lattices to create a high-resolution 3D model.

MODELING DENDRITIC SHAPES - Using Path Planning

31

Input: a coarse path D consisting of m nodes.

Output: a reﬁned path D

′

.

1. For each node in D, say N

i

, create a regular lat-

tice L

i

of size n × n. Assign positions to nodes in

L

i

relative to N

i

.

2. For i = 0 to m−2, stitch the lattices together by

adding edges between nodes in L

i

and L

i+1

. Call

the resulting graph G.

3. Perform a path planning task within G and re-

turn the result.

Figure 4: Pseudocode for reﬁning a path.

Figure 5: Left: a dendrite generated on a coarse graph.

Right: a reﬁned version of the coarse dendrite.

3.2 Fractal Site Placement

A fractal dendrite can be created through an iterative

process involving repeatedly adding new endpoints,

and the corresponding paths, to an existing structure.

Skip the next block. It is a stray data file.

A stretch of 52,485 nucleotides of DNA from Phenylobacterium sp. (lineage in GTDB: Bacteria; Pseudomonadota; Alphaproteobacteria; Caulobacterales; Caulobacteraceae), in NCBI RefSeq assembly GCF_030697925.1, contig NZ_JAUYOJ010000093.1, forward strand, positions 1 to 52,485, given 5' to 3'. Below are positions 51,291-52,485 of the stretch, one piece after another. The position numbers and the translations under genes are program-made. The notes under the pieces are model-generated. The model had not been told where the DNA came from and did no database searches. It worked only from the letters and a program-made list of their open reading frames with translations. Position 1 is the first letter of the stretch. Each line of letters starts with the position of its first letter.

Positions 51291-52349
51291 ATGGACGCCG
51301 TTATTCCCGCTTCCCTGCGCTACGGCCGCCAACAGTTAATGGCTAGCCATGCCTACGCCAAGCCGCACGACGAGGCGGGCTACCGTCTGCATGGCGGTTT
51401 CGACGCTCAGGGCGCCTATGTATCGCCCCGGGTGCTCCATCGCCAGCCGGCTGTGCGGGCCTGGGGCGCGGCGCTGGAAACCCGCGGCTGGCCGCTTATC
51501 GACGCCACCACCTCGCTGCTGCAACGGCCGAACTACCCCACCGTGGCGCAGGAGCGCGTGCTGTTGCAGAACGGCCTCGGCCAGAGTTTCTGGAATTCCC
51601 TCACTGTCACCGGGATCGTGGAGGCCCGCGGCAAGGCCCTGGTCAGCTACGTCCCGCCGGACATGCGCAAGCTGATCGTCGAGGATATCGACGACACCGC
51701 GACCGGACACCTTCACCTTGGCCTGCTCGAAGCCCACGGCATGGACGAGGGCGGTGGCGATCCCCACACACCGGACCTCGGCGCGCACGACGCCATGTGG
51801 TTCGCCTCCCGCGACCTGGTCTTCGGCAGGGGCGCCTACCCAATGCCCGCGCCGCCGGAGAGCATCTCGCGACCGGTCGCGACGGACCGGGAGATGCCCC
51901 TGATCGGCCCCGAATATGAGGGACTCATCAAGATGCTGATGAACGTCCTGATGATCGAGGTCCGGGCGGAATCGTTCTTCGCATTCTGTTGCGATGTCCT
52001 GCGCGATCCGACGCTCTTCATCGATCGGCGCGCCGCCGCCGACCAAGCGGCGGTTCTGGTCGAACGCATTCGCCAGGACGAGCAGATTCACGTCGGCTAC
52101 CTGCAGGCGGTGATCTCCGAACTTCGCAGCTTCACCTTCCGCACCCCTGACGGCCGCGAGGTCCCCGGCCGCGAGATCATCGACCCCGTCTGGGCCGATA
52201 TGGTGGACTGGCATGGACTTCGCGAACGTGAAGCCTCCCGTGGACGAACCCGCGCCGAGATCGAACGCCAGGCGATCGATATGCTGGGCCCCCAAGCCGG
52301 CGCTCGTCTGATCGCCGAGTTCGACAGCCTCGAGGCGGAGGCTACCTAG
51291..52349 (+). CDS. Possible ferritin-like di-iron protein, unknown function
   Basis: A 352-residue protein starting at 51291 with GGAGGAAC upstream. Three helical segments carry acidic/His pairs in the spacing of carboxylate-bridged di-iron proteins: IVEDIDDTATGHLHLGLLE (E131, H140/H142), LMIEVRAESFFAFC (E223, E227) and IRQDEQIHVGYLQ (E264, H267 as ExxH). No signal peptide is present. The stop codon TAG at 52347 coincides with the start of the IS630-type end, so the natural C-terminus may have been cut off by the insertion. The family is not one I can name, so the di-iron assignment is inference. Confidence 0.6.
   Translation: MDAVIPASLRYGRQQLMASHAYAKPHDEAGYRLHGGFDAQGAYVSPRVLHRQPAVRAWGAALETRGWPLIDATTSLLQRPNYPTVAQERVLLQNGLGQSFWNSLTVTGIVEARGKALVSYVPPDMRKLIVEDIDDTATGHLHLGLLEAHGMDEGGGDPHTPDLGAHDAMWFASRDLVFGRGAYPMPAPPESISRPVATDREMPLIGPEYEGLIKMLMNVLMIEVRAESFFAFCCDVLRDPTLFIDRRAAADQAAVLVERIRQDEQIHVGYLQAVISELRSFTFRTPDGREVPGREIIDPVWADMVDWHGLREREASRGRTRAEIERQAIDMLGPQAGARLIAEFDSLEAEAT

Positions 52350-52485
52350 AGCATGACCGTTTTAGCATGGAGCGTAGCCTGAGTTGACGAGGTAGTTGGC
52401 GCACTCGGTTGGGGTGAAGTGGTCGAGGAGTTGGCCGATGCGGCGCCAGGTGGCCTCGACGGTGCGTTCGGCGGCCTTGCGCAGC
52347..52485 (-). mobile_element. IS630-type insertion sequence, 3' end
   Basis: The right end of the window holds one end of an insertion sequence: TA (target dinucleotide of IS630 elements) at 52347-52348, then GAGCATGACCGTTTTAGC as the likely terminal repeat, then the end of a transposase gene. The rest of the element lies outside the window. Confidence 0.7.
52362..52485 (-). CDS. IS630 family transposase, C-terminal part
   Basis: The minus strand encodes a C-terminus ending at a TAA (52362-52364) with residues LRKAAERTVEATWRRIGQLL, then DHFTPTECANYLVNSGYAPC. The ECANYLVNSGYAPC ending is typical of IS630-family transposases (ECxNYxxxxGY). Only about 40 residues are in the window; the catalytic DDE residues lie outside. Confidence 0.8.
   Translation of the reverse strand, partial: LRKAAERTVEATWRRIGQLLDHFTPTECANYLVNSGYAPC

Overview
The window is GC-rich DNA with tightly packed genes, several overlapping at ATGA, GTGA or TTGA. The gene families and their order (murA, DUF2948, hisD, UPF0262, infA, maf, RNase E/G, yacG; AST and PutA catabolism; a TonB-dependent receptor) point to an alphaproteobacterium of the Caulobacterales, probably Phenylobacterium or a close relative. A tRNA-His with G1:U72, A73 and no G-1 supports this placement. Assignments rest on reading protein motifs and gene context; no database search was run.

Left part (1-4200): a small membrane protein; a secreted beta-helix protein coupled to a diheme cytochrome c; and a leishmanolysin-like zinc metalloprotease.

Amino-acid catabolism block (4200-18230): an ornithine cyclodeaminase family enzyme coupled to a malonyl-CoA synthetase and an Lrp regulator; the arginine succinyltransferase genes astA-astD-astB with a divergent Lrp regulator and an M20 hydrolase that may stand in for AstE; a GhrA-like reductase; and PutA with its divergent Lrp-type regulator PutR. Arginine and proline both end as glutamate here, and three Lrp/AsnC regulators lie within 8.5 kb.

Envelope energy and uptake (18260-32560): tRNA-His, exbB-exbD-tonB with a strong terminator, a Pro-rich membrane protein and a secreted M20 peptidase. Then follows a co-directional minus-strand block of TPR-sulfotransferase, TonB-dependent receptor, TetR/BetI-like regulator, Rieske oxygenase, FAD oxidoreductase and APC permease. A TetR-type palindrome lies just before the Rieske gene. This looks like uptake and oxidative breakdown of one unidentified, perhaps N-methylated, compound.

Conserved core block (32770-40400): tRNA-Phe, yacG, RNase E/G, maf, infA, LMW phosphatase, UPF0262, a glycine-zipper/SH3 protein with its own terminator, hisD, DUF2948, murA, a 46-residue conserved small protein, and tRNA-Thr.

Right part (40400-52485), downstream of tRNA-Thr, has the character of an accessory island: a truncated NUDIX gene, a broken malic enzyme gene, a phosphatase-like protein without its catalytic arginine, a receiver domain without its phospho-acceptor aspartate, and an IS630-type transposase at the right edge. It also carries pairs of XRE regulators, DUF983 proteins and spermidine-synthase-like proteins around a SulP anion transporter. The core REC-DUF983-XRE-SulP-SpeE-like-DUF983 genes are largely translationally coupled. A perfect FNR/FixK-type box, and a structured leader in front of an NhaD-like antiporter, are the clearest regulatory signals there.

In the ﬁrst iteration, the structure is a single root node.

In later iterations, we compute paths to the entire

structure obtained at the previous iteration.

At each iteration, we increase the number of end-

points to be placed by a branching factor β. At the

same time, the maximum distance from the generators

that each new endpoint is placed is reduced – divided

by a factor α, the attenuation factor. The process con-

tinues until the maximum distance is less than some

small value, say 2 pixels. Notice that the number of

iterations therefore depends on the attenuation factor;

a larger factor means that the maximum distance de-

cays to a value beneath the threshold more rapidly,

resulting in a sparser dendrite. Figure 7 gives a vi-